Heffers Classics Forum 2014

Last weekend, Exeter Classics Society took a party of eight students on their first little trip of the year to the Heffers Classics Forum in Cambridge. The day was filled with a wide variety of inspiring and enlightening talks from speakers whose research interests ranged from Delphi to Atheism in the Ancient World.  ( Follow this link for more information on the speakers this year http://heffersclassics.wordpress.com/heffers-classics-forum-2014/) Here are the of some of the attendees:


Francesca Wyllie, excited to have finally arrived!

“Aside from the magical sights of Cambridge’s colleges at night, it is foremost the intellectual excitement of the trip that stands out. It is the collection of enthusiastic Classicists that makes the subject come alive! Professor Whitmarsh gave a fascinating explanation of the value of Tatius, based on the explorative nature of Leucippe and Clytophon. The Classics “balloon” debate explored the relative importance of different Classical authors as to who would be jettisoned from a failing air balloon! The invasion of East Ukraine by Russia was explained by Professor Cameron as a reconquest of the heartland of the Russian Orthodox Church- a part of the Orthodox church that has its roots in Constantinople. Natalie Hayes was explaining soap opera writers in a fix resort to Classical plays as models, or even as a first source of inspiration, using that rich tradition. The thoroughly friendly characters of the academics encouraged us to think one day that could be any one of us delivering that lecture…”

Barnaby Smith, 1st Year Classics, 1st Year SSLC Representative


“The event was a really fantastic and really interesting. Being able to meet some of my favourite classicists and historians like Averil Cameron and Adrian Goldsworthy was really delightful. I really enjoyed their lectures and in particular Harry Sidebottom who gave a very interesting talk on how to use Greek Novels as a way to understand how the Greeks understood warfare. This is a really great event and I would love to attend it again if it is possible!”

Raymond Ngoh, 2nd Year History and Ancient History (Year Abroad)


Exeter Classics loving life on the front row...

Exeter Classics loving life on the front row…


“For me, Tom Holland was the highlight. He spoke with such passion and enthusiasm, combining acute analysis with childhood anecdotes. He achieved the near impossible – making me want to read Herodotus again.”

Toby Gladwin, 2nd Year Ancient History, Classics Society Social Secretary


“I really enjoyed the opportunity to listen to so many world-class lecturers in a single day. The atmosphere was electric. As a keen public speaker, I was fascinated to compare their different styles and interaction with the audience. As a classicist, I learnt so much and was inspired to read around the varied topics covered. One particular highlight was when a lecturer complemented me on my eyebrows, and then proceeded to sign my book!”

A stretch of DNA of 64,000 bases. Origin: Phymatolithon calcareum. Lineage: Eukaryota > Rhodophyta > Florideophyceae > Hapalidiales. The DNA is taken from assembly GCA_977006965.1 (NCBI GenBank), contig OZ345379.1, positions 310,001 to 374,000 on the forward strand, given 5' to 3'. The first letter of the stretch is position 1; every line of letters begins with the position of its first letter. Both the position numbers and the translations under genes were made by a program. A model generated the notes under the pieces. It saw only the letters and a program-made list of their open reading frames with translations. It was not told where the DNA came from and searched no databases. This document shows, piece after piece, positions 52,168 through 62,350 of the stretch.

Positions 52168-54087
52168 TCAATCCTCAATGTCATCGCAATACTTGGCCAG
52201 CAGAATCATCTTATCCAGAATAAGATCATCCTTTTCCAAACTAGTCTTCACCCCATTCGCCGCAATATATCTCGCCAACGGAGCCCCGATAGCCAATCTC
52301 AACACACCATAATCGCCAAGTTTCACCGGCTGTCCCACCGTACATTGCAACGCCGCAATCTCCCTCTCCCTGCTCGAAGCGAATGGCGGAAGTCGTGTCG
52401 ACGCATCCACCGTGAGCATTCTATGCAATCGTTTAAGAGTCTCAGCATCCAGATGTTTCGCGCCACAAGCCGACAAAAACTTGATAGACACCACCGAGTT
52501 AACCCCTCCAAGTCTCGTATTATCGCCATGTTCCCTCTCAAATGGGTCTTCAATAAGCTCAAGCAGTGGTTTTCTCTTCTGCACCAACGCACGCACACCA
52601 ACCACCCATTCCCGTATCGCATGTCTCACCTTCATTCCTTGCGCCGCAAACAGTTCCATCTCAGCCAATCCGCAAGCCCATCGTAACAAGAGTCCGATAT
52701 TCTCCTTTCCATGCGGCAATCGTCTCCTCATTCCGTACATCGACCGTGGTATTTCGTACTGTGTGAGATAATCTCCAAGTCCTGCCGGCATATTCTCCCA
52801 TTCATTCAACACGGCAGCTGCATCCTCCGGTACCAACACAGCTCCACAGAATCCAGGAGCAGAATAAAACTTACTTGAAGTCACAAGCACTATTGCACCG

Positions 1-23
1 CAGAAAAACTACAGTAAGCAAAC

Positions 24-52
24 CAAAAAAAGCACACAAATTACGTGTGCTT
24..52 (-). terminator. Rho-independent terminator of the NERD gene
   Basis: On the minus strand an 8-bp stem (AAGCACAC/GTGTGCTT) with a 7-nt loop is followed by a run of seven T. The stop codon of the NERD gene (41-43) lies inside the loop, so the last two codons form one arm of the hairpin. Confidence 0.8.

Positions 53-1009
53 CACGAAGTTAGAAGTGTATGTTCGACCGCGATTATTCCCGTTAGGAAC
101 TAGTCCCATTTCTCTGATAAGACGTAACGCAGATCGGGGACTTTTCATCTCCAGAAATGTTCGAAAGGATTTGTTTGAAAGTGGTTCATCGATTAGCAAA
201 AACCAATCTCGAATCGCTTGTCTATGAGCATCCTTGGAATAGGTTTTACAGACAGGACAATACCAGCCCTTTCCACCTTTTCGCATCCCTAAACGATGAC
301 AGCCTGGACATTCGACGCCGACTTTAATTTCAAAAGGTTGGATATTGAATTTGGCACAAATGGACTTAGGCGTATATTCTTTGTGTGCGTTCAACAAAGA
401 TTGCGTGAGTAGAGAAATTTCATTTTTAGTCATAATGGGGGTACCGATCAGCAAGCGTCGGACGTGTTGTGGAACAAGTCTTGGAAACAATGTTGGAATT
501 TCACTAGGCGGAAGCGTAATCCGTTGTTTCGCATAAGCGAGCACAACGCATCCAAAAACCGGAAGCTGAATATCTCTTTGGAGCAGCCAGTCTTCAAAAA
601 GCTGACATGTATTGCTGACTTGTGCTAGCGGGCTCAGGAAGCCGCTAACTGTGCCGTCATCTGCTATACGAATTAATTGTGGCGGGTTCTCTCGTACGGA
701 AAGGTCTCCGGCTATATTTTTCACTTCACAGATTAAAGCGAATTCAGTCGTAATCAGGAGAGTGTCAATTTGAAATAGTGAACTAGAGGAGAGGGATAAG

Jack West-Sherring, 2nd Year Ancient History, Classics Society Department Liaison Officer

Francesca and Elaine meeting Caroline Lawrence!

Francesca and Elaine meeting Caroline Lawrence!

“It is indeed very difficult to describe such a grandiose event in just a few lines. How charming it was to see so many well-renowned scholars engaging in such amazing lectures. How almost divine they were in their inspired speeches, yet so human in their witty humour and lovely manners. Not to mention their great book promotion skills: “My children have to go to college too!” was Edith Hall’s recurring plea in her hilarious intervention, which she had wrote, I swear, on a clean tissue about five minutes before taking the floor. This is, in my opinion, the great merit of the Forum, the intimate relationship between lecturers and their audience, this tacit agreement between lovers of Classics, gathered together as a fellowship to share their common passion for the ancient world.

If I had to choose a favourite lecture, I would sure be in serious trouble. I felt very honoured by Philip Hardie’s reference to many illustrious compatriots of mine, such as Jacopo Sannazaro, Dante Alighieri and Marco Gerolamo Vida, when talking about Virgil and Christianity. I was enchanted by Tim Whitmarsh’s enthusiasm about Achilles Tatius’s innovative conception of the Greek novel in the debate about the greatest literary figure from the Classical world. However, I believe that the lecture which moved me the most was Christopher Pelling and Maria Wyke’s presentation of their Twelve Classical Voices. Ancient ideas for modern times. The title itself says it all, because it summarises what I think is the dream of every aspiring Classics scholar: being able to find new interesting subjects for modern thinking through the enquiry of the past. Maria Wyke’s quotation of the Horatian aphorism ‘non omnis moriar’ as a hope that there is life for us in literature was for me the most beautiful moment of the whole day.”

Davide Scarpignato, 1st Year Classics


Elaine, Toby, and Francesca meeting Dr Michael Scott and Dr Adrian Goldsworthy!



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